November 24, 2004 1:11 PM PST
Court nixes lawsuit fighting copyright law
The case was led by Net pioneer Brewster Kahle, whose most recent Internet Archive project aims to make a huge digital archive of Web sites and other media. The court's ruling, issued late last week, marks another setback for a movement of activists and scholars against expanding legal protections for artistic works.
Kahle and his allies contended that Congress' lengthening of copyright-protection terms--even when an author's work didn't request further protection--had radically transformed traditional copyright law. They asked the courts to rule that much of this recent copyright law change was illegal, which potentially could have opened up large amounts of books, movies and music created in the 1960s and 1970s to public domain use.
In a decision made available Wednesday, federal Judge Maxine Chesney concluded that Congress did have substantial flexibility in expanding copyright protections without court interference.
The court relied primarily on last year's Supreme Court ruling that said Congress had the power to extend the term of copyright. In that decision, Justice Ruth Bader Ginsberg said the court was "not at liberty to second-guess congressional determinations and policy judgments of this order."
Kahle and another public domain-based archive had sought to distribute so-called orphan works, or books and other works that were still under copyright but no longer in print or available to the public. That was not possible under the recent round of copyright extensions, they said.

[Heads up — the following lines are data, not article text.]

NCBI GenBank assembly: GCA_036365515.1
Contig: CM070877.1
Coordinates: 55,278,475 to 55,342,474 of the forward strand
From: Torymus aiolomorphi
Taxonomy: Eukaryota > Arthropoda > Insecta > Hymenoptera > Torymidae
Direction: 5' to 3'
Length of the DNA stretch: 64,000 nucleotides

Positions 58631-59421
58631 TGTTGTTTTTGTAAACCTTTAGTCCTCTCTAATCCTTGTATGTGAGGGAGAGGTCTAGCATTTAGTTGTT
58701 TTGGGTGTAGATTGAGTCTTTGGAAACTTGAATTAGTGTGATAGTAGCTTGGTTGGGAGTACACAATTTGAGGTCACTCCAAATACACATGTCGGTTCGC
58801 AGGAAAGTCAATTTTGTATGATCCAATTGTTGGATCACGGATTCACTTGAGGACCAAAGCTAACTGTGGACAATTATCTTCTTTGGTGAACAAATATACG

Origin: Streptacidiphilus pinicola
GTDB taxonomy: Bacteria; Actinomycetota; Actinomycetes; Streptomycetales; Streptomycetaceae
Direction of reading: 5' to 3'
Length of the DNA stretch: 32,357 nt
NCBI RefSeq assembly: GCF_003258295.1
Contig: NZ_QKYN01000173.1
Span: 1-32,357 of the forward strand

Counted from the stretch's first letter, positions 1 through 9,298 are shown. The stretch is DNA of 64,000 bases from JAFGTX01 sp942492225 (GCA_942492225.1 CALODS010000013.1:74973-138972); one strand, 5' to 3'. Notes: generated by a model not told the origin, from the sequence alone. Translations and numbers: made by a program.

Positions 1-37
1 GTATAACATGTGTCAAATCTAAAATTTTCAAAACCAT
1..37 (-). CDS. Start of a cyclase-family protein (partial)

Kahle said Wednesday that the decision would be appealed, and that they had always planned to fight the primary battle in the appellate courts. The court had not directly addressed what he said was the primary thrust of the case--a change in laws to automatically renew copyrights, instead of requiring copyright holders to reregister, he said.
"The key component of the district court ruling is that the judge did not consider the main aspect of this case, which is the changing of the contour of copyright law from opt in to opt out," Kahle said. "That has dramatically changed what's under copyright, and even more ominously, changes the nature of what can be put on the Internet."
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